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In praise of leasing the Model 3

jesusbowls

Member
Dec 11, 2019
59
33
Albany, NY
Leasing is generally not a financially-optimal strategy, but I really love the "perqs" of leasing, which basically all boil down to not caring about the long-term performance of the car. The benefits are:

1. Known / guaranteed financial cost over 3 years, and no need to have to deal with selling or trading in a car.
2. Complete "ownership" of the vehicle occurs within the 4yr/50K manufacturer warranty.
3. Pedal to the floor all the time when accelerating up to cruising speed; 5 months in and I'm no less thrilled with each 0-60 run (my kids love it, too!).
4. Leave climate-keeper on all the time during the day, which means I can keep things like cigars in the car without worrying about interior temps that are too hot or cold.
5. Charge to 95% at my office every day, because why not?

The only non-financial downside for me is that it doesn't make sense to customize the car to my liking. If I owned the car, I'd sell the 20" factory wheels in favor of lighter and better-looking 18" wheels (like the ones I use for my snow tires), and I'd probably do some cosmetic tweaks like blacking out the chrome and maybe even getting a body wrap.
 

AGARubberDuck

Member
Nov 19, 2019
59
80
MN
What happens if you put more than 50k miles on in the 3 year period? I'm under 2 years and already at 56k mi.
Then you pay for more miles up front. Or pay more for the extra miles on the back end. Or in my case, spread the miles out over multiple cars and not get tired of them as quickly. (3 years is a LONG time to drive the same car IMO)
 

SammichLover

Banned
Dec 8, 2018
2,618
1,649
Yup
What happens if you put more than 50k miles on in the 3 year period? I'm under 2 years and already at 56k mi.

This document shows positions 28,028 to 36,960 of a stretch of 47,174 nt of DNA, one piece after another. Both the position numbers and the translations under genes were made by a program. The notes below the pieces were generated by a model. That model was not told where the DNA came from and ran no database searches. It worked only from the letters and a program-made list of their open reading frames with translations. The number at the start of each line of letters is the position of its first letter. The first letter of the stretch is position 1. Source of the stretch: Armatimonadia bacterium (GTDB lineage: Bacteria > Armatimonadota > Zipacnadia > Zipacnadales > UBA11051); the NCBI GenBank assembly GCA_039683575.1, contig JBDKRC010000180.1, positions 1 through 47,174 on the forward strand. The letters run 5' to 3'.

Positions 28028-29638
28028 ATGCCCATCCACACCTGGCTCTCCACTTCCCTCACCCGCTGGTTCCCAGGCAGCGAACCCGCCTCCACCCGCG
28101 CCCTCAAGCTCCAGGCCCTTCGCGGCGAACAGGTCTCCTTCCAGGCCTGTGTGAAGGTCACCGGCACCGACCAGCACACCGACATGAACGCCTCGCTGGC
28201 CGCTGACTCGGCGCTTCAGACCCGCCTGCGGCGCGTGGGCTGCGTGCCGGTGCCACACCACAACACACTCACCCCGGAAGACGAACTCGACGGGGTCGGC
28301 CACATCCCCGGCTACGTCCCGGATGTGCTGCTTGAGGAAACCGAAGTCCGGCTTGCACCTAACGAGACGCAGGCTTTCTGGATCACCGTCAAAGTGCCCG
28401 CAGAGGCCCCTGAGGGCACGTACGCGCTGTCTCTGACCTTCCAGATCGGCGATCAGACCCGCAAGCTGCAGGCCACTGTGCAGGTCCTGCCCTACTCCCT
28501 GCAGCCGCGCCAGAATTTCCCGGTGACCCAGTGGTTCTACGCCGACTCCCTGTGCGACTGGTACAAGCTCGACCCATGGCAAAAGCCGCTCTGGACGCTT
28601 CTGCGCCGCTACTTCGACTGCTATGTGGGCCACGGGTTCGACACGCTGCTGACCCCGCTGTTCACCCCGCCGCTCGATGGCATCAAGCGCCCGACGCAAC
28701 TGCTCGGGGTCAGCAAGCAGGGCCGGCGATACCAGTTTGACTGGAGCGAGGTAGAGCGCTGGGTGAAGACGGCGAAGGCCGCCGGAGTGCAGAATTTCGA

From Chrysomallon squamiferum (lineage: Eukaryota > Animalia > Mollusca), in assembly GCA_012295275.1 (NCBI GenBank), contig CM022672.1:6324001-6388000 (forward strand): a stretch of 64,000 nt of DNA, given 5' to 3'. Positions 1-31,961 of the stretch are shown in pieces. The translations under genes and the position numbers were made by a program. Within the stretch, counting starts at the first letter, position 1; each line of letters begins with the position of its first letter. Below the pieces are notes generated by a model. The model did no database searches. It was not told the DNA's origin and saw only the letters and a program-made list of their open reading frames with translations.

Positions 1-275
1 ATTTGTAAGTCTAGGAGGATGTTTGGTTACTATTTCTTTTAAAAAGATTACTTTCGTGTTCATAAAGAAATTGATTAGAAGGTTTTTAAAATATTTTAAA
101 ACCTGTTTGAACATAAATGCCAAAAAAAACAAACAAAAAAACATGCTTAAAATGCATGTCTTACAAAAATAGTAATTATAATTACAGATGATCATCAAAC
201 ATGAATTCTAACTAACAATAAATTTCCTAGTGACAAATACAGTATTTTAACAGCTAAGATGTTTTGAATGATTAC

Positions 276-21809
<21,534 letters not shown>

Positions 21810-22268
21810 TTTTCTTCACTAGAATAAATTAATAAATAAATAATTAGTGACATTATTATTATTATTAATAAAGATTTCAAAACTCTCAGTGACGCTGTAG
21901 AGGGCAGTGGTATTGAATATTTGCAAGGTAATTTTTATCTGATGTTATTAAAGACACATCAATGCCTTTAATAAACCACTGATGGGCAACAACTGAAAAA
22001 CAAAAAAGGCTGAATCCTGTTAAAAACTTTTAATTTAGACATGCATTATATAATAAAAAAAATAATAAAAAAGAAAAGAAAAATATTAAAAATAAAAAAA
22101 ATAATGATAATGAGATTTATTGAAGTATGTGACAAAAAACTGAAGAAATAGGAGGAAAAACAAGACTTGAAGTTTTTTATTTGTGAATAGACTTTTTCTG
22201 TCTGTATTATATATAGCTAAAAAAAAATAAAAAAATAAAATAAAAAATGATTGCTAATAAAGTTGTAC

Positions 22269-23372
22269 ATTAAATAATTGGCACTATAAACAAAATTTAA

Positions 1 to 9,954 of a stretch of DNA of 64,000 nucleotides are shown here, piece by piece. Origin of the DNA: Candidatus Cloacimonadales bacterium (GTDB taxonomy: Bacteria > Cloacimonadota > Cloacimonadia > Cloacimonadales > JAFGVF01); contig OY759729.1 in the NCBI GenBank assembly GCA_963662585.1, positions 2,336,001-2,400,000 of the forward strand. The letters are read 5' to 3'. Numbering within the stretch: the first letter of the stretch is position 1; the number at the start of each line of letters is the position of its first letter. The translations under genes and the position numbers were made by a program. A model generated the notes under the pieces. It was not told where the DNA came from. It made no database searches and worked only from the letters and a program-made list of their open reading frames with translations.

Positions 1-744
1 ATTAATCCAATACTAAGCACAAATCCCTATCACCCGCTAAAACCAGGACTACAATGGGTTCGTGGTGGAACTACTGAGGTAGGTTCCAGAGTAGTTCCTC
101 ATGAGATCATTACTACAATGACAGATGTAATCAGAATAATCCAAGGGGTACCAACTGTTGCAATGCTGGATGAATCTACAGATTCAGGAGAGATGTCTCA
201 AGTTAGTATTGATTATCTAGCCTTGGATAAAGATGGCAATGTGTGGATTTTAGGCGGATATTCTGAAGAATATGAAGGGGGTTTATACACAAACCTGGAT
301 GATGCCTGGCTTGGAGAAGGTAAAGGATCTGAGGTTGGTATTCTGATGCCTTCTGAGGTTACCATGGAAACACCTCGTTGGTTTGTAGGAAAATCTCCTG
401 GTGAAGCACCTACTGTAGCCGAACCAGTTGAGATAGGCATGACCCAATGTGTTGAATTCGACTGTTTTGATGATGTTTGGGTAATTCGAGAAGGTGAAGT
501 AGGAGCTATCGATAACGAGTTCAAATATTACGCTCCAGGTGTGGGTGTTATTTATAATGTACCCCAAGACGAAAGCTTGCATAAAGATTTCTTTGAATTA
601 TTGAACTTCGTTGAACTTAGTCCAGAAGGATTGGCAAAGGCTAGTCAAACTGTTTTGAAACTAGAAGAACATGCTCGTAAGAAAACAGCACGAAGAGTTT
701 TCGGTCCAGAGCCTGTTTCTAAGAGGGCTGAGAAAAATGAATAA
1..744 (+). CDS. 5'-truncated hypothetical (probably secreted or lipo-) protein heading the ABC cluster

This. It only took me under 15 months to roll past 50K. That was with about 2 months spent above 47K, so mostly just how trip taking happened to worke out, could easily have been very close to 12 months.

There's a pretty good thread here within the last month with an exhaustive walking through of criteria on evaluating lease vs purchase.
Right, I would do the same thing, but if it is the case that frequentafrequent acceleration is not good for the long-term health of the car, then the leasd makes that a non-issue.
This seems really unlikely, although there's probably suspension issues with hard corners and/or rough roads. The frequency of the upper arm "creaky" issue suggests that that part was, at least initially, being designed/built at the edge of tolerances so things that put a lot of stress on that part. Acceleration will be some modest extra stress there but unlikely to be a major factor in wear on the bushings.
 

AGARubberDuck

Member
Nov 19, 2019
59
80
MN
Heh, I know there are people like you out there, but I haven't ever kept a car I bought new less than 10 years... ever...
Absolutely sound financial choice, but only by comparison. I bought a new car in Feb 2007, 21 miles on the odo. Sold in May 2009 with 172k miles on the odo. I lost 95% of the car's initial value in those 27 months.

These days I'm closer to 25k miles per year, own a business, and have the unfortunate curse of becoming bored with cars frequently. Leasing has some great tax advantages, and requires me to hold on to a car longer than I would otherwise.
Also as the OP states, I can charge/drive it as I see fit, not concerning myself with the longevity implications. Beyond that, the zero F's given about things like door dings, light scratches, crappy QC from the factory is extremely liberating. yeah, this one goes though the automated car washes. Sorry not sorry to whomever gets this car next. I'll have paid my dues.
 
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RayK

Active Member
Apr 5, 2016
2,218
2,214
San Jose, CA